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Invited Talk
Workshop: Adaptive Experimental Design and Active Learning in the Real World

Near-Optimal Non-Parametric Sequential Tests and Confidence Sequences with Possibly Dependent Observations - Nathan Kallus

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Sat 16 Dec 9 a.m. PST — 9:40 a.m. PST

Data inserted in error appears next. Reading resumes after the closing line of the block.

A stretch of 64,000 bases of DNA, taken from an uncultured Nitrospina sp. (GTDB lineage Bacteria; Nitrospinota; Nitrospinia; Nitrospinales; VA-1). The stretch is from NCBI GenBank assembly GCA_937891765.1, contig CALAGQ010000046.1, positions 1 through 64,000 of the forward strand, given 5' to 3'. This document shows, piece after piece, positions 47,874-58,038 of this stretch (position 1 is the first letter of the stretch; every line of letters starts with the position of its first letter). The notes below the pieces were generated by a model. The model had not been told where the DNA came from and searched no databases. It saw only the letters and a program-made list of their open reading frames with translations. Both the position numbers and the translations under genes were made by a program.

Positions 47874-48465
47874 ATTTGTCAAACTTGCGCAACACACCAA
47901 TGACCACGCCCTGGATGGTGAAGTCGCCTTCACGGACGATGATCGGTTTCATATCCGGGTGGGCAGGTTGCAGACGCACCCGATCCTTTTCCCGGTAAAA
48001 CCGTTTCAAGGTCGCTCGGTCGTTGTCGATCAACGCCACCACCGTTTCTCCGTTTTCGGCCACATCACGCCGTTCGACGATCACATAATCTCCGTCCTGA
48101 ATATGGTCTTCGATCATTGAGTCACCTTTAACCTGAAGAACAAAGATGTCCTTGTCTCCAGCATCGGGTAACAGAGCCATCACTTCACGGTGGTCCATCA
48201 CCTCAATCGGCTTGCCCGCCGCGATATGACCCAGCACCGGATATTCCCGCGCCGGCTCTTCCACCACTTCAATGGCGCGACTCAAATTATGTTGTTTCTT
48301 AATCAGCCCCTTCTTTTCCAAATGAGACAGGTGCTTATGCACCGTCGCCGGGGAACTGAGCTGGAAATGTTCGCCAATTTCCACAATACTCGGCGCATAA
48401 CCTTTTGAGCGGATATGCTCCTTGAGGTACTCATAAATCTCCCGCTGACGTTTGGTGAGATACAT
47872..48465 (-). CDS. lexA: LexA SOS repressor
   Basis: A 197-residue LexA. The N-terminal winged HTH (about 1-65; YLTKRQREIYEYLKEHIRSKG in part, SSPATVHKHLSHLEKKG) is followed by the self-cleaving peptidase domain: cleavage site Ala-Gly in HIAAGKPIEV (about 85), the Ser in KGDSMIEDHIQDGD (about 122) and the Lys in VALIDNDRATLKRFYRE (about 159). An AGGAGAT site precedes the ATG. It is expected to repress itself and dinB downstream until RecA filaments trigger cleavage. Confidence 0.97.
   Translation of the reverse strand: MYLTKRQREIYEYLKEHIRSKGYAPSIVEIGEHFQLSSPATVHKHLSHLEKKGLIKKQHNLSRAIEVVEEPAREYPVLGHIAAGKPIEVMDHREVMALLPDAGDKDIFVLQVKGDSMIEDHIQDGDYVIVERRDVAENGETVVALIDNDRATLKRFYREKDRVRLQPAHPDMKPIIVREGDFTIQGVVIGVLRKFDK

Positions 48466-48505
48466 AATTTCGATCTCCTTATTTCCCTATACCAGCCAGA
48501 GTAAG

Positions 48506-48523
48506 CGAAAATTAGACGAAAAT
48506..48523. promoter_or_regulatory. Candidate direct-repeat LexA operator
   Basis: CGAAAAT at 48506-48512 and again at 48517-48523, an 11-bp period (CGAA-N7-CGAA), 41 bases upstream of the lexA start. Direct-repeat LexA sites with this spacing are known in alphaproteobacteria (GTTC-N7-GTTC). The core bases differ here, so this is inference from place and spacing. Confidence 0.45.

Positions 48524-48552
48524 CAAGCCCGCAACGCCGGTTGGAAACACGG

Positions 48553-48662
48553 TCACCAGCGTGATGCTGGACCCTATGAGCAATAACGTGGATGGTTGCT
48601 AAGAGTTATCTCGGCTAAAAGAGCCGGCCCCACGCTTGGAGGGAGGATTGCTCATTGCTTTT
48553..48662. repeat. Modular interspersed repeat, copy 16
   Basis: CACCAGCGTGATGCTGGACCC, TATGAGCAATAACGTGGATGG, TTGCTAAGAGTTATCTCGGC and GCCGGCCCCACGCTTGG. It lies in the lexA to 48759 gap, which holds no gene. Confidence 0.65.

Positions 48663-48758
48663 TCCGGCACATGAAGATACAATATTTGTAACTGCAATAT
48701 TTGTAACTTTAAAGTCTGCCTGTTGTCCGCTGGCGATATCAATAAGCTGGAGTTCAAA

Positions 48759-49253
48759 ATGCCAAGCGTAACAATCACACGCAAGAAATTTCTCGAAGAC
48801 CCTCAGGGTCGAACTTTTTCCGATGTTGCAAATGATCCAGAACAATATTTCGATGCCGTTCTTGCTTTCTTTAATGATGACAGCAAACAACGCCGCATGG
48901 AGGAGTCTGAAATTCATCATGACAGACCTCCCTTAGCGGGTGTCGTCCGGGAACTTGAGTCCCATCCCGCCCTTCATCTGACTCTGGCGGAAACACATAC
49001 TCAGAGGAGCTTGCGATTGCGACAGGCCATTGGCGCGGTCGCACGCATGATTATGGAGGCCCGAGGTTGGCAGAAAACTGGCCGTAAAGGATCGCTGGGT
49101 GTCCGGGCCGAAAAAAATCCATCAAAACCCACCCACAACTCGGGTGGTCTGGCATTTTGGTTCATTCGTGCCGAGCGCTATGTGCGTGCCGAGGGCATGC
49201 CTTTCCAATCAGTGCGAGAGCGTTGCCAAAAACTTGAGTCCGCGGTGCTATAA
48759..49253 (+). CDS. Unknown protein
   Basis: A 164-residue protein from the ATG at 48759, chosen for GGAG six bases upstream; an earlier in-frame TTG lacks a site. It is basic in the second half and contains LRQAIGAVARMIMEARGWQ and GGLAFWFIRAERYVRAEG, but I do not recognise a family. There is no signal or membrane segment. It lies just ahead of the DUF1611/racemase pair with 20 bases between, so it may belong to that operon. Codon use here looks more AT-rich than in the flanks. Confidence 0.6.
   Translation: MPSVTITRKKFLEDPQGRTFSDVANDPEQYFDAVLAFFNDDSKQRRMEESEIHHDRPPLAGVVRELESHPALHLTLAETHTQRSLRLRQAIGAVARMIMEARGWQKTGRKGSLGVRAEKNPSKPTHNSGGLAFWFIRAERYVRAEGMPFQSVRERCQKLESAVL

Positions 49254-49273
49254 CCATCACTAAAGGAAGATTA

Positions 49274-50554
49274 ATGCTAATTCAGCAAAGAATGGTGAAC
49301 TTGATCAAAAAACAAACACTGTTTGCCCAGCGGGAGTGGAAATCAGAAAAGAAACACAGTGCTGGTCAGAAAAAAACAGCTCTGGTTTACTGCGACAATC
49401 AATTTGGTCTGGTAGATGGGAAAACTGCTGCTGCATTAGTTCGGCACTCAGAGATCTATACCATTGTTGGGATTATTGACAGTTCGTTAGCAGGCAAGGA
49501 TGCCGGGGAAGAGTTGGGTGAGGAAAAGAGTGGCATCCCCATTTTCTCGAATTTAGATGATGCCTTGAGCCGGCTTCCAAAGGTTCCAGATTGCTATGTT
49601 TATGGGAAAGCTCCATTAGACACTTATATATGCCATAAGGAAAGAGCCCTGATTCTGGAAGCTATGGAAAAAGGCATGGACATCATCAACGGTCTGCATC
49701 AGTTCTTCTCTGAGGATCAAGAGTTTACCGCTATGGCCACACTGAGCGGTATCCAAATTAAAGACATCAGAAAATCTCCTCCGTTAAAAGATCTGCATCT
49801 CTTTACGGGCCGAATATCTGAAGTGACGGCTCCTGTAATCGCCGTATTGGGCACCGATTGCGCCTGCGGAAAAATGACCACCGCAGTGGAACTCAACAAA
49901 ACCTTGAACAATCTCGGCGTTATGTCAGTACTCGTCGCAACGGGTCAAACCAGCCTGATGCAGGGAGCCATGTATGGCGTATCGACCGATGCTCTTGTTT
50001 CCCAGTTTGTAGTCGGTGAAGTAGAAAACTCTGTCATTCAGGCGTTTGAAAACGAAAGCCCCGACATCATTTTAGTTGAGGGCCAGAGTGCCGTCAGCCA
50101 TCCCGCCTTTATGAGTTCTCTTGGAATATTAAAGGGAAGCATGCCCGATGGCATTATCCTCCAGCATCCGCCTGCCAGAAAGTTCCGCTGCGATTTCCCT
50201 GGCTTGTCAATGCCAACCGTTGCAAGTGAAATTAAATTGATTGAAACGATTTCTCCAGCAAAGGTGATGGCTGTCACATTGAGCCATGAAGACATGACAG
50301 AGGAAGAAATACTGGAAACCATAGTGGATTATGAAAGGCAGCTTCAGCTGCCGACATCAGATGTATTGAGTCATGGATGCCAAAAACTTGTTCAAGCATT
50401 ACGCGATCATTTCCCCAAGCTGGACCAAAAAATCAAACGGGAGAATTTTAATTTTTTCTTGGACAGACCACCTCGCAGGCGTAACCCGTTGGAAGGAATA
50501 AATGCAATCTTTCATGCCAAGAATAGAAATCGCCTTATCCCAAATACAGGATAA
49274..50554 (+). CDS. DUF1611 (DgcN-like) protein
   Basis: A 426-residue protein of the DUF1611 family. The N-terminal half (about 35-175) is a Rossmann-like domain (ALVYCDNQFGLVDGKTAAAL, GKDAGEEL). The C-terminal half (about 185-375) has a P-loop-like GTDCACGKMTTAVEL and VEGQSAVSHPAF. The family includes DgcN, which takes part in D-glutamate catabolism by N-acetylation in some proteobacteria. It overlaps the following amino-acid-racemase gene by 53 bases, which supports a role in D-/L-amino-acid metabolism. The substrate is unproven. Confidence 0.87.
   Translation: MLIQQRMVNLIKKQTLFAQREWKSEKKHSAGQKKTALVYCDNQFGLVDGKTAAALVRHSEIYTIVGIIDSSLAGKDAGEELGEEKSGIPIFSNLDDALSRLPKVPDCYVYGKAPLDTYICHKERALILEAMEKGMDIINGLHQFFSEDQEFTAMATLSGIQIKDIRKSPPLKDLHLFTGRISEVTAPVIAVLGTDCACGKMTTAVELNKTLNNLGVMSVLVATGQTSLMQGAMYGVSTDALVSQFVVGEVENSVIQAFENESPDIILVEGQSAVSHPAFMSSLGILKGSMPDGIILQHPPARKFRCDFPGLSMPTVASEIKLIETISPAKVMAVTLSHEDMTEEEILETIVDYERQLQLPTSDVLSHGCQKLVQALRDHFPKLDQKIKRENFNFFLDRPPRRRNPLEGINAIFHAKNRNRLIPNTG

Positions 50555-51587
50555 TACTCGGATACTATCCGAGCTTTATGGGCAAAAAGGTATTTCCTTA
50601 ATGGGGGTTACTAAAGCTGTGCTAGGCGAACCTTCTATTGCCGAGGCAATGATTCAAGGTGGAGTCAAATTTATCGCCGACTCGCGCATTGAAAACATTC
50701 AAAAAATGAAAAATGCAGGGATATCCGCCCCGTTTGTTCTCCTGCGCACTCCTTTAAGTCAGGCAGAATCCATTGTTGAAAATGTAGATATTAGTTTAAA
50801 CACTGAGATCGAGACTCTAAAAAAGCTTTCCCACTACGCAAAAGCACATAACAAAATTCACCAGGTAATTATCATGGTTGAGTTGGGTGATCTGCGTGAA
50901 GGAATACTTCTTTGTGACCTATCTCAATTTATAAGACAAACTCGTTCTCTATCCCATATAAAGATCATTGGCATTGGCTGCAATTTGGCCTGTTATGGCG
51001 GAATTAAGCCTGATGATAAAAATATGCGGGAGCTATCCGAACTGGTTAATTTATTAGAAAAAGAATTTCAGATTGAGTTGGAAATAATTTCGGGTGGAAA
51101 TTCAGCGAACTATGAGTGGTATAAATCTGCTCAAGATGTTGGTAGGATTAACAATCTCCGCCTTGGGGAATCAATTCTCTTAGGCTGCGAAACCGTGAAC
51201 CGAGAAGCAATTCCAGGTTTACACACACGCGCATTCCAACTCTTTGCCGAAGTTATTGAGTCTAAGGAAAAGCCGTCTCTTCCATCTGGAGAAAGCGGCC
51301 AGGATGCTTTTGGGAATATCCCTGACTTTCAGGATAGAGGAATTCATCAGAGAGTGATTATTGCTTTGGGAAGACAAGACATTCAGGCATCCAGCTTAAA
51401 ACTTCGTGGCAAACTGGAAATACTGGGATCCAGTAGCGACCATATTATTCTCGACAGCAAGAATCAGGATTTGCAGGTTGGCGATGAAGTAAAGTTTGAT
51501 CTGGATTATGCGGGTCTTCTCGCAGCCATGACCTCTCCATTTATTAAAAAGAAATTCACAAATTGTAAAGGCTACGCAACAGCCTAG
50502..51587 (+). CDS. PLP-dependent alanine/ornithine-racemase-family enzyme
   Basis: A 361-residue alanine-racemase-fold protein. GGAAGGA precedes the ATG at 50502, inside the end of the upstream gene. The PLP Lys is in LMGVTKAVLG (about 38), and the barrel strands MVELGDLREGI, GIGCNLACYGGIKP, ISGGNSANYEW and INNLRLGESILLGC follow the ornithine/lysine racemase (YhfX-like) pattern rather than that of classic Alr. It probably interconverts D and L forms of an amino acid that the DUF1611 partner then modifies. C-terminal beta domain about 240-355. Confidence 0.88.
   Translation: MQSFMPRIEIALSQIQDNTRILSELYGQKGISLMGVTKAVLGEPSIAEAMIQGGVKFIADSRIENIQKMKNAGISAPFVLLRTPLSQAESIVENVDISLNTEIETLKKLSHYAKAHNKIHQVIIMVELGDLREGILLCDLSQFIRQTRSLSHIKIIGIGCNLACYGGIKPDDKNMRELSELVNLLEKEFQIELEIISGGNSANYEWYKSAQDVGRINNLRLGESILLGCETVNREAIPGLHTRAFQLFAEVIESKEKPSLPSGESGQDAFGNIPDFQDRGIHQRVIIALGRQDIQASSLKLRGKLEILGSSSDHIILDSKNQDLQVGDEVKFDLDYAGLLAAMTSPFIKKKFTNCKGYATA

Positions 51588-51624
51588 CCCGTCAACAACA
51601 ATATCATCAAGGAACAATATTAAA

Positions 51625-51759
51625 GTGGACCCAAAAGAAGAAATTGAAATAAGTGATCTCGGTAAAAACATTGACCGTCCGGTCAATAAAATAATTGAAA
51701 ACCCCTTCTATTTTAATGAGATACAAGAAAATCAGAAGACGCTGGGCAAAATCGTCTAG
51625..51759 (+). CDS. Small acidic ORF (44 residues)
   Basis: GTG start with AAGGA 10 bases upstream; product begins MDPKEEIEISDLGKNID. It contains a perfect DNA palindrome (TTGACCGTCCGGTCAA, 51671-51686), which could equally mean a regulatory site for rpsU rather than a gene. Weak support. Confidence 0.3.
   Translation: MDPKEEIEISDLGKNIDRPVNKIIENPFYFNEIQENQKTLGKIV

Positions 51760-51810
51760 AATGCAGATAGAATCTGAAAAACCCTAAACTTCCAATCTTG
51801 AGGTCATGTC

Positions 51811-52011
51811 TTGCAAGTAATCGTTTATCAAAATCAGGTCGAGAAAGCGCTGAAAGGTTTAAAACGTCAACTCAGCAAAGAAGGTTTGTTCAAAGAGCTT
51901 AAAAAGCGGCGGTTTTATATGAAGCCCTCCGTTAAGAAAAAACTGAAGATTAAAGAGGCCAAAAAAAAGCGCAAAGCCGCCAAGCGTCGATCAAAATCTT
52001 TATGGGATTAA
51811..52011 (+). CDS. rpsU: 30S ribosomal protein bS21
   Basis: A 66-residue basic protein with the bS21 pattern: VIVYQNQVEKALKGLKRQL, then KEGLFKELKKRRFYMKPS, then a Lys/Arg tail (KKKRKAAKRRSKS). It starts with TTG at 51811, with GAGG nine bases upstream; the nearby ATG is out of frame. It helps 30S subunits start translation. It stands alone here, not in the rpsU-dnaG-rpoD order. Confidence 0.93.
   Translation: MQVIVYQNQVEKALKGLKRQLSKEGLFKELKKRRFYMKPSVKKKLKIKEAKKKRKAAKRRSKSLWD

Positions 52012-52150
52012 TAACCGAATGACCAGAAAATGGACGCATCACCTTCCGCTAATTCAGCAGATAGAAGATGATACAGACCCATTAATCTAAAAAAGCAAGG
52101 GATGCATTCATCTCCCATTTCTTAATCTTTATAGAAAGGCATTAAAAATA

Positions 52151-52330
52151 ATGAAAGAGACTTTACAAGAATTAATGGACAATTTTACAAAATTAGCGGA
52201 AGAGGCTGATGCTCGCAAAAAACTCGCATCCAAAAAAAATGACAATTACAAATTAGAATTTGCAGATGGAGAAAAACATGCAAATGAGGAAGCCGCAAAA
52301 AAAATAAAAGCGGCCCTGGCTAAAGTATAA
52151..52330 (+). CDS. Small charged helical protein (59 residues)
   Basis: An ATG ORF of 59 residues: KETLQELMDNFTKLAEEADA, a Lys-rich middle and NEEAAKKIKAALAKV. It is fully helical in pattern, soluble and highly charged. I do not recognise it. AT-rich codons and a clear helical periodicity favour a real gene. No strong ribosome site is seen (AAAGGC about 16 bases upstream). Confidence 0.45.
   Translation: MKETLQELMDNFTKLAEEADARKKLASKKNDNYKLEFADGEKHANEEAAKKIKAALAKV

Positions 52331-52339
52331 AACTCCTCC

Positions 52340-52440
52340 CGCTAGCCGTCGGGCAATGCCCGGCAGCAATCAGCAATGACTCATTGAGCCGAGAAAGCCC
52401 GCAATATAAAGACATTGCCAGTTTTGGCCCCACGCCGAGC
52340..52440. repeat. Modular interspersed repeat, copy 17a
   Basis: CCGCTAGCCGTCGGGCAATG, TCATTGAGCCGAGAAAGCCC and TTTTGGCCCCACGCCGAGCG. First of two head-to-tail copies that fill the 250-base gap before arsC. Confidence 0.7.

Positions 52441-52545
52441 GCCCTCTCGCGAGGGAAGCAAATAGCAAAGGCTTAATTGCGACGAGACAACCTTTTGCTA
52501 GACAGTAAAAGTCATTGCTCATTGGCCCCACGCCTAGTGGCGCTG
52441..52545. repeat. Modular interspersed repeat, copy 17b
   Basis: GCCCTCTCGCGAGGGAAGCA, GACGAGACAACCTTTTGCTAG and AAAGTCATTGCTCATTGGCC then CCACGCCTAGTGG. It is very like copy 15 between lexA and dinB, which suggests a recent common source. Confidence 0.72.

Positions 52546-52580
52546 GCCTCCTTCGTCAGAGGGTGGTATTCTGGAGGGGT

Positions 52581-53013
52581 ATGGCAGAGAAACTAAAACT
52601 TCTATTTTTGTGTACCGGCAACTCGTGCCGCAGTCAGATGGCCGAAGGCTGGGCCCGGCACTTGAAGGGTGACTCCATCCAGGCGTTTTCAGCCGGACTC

Sequential tests and their implied confidence sequences, which are valid at arbitrary stopping times, promise flexible statistical inference and on-the-fly decision making. However, strong guarantees are limited to parametric sequential tests, which suffer high type-I error rates in practice because reality isn't parametric, or to concentration-bound-based sequences, which are overly conservative so we get wide intervals and take too long to detect effects. We consider a classic delayed-start normal-mixture sequential probability ratio test and provide the first asymptotic (in the delay) analysis under general non-parametric data generating processes. We guarantee type-I-error rates approach a user-specified α-level (primarily by leveraging a martingale strong invariance principle). Moreover, we show that the expected time-to-reject approaches the minimum possible among all α-level tests (primarily by leveraging an identity inspired by Itô's lemma). Together, our results establish these (ostensibly parametric) tests as general-purpose, non-parametric, and near-optimal. We illustrate this via numerical experiments and a retrospective re-analysis of A/B tests at Netflix.

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